Speaking Fees

28 Jan

What is a typical speakers fee? How much should you charge?

According to Patricia Fripp, CSP, CPAE, there is no national list or organization that posts speakers rates. She says, “People get paid for what they say, how and where they say it, and sometimes just for who they are. Speakers can earn anything from $25 on up to $100,000 for the top celebrity of the moment.”

As a speaker myself, and in working with thousands of event planners and speakers over the years, I know that many church groups are mentally not prepared to pay a speaker. They are used to hosting “in-house” speakers, gals who attend their own church or are missionaries in whom their church has invested. These speakers provide presentations at no cost, as it should be, because, basically, they are family. They are involved in a mutually beneficial relationship, thus a fee is over-the-top.

But, when a church brings in a speaker from the outside, they should pay her. One idea is ask the committee to add $1 or $3 per person to ticket price or suggested donation, to pay for her travel and time.

No matter how you slice the pie, when speaking at smaller church events, you will always be doing it for love and not money! Having said that, here is my best advice for answering the scary question, “How much do you charge?”

1) Decide how much you need.
Are you earning your livelihood from speeches? If so, and you take an engagement that doesn’t pay, you may have to pass up an engagement that does. Think about this in advance, because you will need to honor your commitment, no matter what else comes along. How many paying engagements, at what rate, do you need? Can you afford to do some pro bona (free) engagements?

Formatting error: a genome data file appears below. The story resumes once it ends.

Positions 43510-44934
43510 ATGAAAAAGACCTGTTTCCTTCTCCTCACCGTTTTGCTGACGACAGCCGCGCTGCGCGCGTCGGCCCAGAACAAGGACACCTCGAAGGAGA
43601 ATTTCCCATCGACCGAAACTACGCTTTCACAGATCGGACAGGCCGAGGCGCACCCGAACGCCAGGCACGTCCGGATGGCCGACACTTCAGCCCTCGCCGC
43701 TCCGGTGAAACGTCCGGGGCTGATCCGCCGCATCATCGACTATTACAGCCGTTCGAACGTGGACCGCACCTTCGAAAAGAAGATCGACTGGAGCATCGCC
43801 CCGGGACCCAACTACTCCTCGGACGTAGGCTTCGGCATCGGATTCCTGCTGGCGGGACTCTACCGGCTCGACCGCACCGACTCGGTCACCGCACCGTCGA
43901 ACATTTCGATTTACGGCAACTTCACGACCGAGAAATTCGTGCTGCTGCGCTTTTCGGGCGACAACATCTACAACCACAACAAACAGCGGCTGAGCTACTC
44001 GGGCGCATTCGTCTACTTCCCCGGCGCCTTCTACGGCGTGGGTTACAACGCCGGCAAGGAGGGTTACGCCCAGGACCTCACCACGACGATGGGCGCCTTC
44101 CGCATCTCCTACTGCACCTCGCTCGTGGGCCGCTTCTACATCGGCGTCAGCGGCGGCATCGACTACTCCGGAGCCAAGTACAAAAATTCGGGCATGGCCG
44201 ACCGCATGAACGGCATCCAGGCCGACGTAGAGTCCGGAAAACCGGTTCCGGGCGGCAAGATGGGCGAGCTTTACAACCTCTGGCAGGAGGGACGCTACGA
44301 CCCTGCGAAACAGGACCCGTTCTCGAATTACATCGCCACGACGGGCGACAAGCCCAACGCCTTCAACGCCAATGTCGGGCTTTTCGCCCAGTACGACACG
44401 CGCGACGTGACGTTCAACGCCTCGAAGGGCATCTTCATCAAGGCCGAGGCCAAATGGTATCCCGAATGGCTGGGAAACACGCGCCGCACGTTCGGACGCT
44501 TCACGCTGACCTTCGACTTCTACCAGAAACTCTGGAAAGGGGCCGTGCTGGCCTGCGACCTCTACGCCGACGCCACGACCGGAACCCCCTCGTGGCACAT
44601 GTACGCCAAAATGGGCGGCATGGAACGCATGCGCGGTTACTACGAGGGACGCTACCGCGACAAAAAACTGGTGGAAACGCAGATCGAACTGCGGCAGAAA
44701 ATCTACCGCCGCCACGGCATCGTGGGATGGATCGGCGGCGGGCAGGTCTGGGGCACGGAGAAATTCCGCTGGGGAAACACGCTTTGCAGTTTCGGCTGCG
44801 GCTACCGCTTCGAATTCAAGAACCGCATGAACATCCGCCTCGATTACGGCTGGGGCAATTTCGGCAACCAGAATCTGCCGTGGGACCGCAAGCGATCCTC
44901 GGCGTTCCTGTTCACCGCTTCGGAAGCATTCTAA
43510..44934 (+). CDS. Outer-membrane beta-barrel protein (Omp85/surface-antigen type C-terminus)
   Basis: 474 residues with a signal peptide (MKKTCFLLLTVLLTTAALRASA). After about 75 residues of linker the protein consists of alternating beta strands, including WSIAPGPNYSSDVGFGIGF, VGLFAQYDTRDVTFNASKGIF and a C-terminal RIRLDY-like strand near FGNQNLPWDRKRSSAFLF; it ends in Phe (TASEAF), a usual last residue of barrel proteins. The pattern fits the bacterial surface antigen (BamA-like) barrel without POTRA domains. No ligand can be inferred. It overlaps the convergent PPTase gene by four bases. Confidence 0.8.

2) Who is paying your fee?
If you try to charge a church a corporate fee, you’ll offend people. Every market sector has its own standards for engaging and paying speakers. Even within a sector, working with a small group for a local event is radically different than working with a team who is planning a convention or national conference.

3) Do you have multiple stream of income?
Book authors, professional service providers and others often earn far more from secondary income streams than from their speaking fees. Many such speakers accept engagements for free or low fees in exchange for the opportunity to meet that audience in person.

4) What is your experience level?
When you are just starting out, I encourage you to speak for free for a while. You can learn, polish and improve very fast if you are willing to do this! Consider it an educational expense. If you went to college to learn public speaking, you’d be spending $12,000-$30,000 a year for that education.

Having said all this, when I am personally asked, “How much do you charge?” my standard answer is usually the same. I say, “I try to be as flexible as possible. How much did you pay your speaker last year?” or, conversely, “How much do you usually pay speakers? If at all possible, I would like to work within your budget.”

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